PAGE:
Save money by draft proofing your home

Draught-proofing is one of the cheapest and most effective ways to save energy and money in any type of building. Controlled ventilation helps reduce condensation and dampness, by letting fresh air in when needed. However, draughts are uncontrolled: they let in too much cold air and waste too much heat.

How much could you save by draught-proofing?

Draught-proofing around windows and doors could save you around £30 a year. If you have an open chimney, draught-proofing your chimney when you’re not using it could save around £20 a year. Draught-free homes are comfortable at lower temperatures – so you may be able to turn down your thermostat, saving even more on your energy bills.

How to find draughts

Draughts come into your house through gaps and cracks. First, look for any obvious gaps – visible light under and around doors and windows is a good clue. Listen for rattles and whistling noises, especially during high winds. Take time to feel for moving air – around doors, windows, floorboards, beams, skirting boards, and any air conditioning units. Check stairways and fireplaces, too. You can often see curtains moving, which is a sure indication of draughts.


Draught-proofing strips work for windows that open. Self-adhesive foam strips are cheap and easy to install but may not last long. A longer-term but slightly more costly solution is metal or plastic strips with brushes or wipers attached.

Sliding sash windows need brush strips. Consult a professional if you have any queries.

Make sure you measure the windows well; too much material and the window may not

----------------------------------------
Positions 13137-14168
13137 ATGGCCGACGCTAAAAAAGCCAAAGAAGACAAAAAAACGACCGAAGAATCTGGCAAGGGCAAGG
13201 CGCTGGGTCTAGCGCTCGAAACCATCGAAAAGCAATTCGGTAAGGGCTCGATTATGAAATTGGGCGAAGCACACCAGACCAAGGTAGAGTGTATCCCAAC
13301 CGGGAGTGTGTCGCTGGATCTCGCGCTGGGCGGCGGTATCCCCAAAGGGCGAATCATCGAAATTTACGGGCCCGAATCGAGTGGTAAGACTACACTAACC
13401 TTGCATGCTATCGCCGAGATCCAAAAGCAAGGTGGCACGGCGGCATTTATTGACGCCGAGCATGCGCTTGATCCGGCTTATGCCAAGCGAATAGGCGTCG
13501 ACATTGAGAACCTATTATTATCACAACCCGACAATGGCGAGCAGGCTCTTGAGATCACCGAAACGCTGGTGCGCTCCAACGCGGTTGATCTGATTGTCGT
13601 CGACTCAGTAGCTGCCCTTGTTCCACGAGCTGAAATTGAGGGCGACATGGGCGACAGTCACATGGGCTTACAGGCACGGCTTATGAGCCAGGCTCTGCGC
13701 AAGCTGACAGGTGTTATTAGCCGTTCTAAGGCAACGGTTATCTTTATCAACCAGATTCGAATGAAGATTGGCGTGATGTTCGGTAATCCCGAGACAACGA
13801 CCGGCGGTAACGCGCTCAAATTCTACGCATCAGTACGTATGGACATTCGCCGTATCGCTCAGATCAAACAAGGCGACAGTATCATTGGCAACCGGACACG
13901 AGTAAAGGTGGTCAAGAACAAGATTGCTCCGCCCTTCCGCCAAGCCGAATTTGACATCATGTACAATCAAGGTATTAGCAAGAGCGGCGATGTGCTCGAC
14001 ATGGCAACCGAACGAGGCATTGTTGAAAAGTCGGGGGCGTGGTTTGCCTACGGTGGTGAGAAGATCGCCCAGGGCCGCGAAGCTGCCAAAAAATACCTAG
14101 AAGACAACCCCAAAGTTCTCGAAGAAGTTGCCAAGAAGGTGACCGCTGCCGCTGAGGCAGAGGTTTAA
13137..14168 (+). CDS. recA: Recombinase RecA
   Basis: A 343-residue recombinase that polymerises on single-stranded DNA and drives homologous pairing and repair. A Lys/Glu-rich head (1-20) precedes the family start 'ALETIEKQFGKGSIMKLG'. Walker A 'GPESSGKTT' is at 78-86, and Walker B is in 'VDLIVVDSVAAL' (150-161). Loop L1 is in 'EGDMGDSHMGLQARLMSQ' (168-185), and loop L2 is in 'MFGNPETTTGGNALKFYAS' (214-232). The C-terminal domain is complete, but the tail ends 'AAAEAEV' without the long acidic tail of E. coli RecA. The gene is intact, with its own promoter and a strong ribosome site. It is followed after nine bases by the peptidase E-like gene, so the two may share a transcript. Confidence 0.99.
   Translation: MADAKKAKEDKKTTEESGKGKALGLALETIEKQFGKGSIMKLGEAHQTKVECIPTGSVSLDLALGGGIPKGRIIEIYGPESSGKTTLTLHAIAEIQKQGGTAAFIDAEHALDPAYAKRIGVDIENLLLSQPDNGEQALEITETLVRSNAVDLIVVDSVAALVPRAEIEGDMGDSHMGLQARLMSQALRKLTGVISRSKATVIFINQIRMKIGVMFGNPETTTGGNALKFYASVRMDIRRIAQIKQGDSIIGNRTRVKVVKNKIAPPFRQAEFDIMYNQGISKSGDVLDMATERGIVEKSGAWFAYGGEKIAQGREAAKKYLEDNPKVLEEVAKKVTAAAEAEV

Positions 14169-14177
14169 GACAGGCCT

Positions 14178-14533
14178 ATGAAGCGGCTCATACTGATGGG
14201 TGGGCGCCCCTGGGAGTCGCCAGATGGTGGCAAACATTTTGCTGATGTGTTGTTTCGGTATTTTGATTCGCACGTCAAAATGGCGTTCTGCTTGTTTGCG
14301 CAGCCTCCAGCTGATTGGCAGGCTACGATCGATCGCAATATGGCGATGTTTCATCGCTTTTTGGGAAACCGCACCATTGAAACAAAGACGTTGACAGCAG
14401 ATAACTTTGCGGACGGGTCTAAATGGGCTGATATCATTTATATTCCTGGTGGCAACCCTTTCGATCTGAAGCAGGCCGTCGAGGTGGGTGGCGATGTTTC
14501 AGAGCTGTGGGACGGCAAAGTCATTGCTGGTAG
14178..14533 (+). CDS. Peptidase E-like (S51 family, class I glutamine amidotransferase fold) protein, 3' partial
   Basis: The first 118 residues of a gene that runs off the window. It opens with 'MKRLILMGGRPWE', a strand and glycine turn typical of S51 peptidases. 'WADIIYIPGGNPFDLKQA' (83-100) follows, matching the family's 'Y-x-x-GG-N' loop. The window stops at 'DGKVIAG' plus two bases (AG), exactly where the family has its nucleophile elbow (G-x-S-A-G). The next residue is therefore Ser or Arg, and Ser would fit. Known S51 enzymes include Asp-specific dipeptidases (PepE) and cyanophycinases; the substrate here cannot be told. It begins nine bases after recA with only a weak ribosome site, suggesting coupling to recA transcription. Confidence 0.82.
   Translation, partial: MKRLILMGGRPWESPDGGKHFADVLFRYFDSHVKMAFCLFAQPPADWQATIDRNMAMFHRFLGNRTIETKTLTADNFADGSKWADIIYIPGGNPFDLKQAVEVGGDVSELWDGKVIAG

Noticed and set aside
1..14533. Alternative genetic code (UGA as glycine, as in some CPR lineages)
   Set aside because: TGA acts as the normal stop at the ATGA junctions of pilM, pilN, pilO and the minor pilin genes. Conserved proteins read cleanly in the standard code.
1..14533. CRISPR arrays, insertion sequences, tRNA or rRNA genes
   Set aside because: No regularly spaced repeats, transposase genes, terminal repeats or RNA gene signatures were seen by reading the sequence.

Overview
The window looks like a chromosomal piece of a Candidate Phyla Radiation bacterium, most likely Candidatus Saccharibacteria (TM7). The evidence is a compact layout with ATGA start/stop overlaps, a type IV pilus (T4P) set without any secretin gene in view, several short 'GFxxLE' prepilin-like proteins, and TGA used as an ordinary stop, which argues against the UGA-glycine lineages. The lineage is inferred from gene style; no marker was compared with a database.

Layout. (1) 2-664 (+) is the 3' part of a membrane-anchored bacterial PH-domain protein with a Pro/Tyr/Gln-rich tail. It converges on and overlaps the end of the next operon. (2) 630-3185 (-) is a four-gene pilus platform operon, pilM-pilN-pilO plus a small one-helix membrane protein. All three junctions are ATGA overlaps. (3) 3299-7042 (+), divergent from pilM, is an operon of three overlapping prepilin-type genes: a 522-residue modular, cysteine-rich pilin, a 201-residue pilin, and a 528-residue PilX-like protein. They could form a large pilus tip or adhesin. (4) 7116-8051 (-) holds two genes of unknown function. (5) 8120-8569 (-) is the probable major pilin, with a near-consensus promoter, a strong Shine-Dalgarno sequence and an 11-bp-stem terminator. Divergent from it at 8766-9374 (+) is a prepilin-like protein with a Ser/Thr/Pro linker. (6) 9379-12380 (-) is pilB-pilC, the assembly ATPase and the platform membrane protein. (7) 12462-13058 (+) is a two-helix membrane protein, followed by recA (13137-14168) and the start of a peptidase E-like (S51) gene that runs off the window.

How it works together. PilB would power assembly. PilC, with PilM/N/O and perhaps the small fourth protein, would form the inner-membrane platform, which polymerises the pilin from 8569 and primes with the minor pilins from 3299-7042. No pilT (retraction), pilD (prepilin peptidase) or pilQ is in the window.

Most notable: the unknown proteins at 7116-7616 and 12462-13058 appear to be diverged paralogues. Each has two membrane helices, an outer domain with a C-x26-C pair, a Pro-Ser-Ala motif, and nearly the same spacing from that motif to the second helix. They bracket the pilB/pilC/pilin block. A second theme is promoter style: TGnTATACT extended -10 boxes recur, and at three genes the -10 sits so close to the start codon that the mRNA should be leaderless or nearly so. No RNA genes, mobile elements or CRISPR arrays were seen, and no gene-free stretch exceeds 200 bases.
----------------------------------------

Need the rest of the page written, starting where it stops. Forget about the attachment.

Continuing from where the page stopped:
Draught-proofing outside doors can save a lot of heat – and money. A metal disc cover for your keyhole is essential. Measure your letterbox and install a flap or brush, too.

Gaps need to be filled – use a hinged flap draught excluder or a brush to cover the bottom of the door and use foam, brush or wiper strips around the edges.

Draught excluders work well on inside doors, too – you can make a simple one from bags stuffed with spare material. Keep inside doors closed if they lead to an unheated room, to prevent cold air mixing with warmed air and flowing around the house.

Floorboards and skirting boards

With age and use, floorboards and skirting boards often expand, contract, and even move slightly. A silicon-based filler works well to block any holes – check for gaps between skirting boards and the floor, too.

Chimneys, pipes and cracks

Ask a professional to fit a chimney draught excluder if one wasn’t fitted during construction. Remember to remove the excluder if you light the fire. If you don’t use your fireplace, get a professional to install a cap over the chimney pot.

Silicone fillers work well for small gaps around pipes. Fill more significant gaps with expanding polyurethane foam.  Old extractor fan outlets may need to be filled with bricks or concrete blocks and then sealed from both the inside and outside.

DIY or professional?

Draught-proofing costs will vary depending on how much and which areas of your home you want to draught-proof. Professional draught-proofing could cost around £200-300 for your whole house. DIY draught-proofing will be cheaper.

If you’re happy carrying out simple DIY tasks, draught-proofing will be no problem. However, some homes, especially older homes with single glazing, will be more difficult to draught-proof.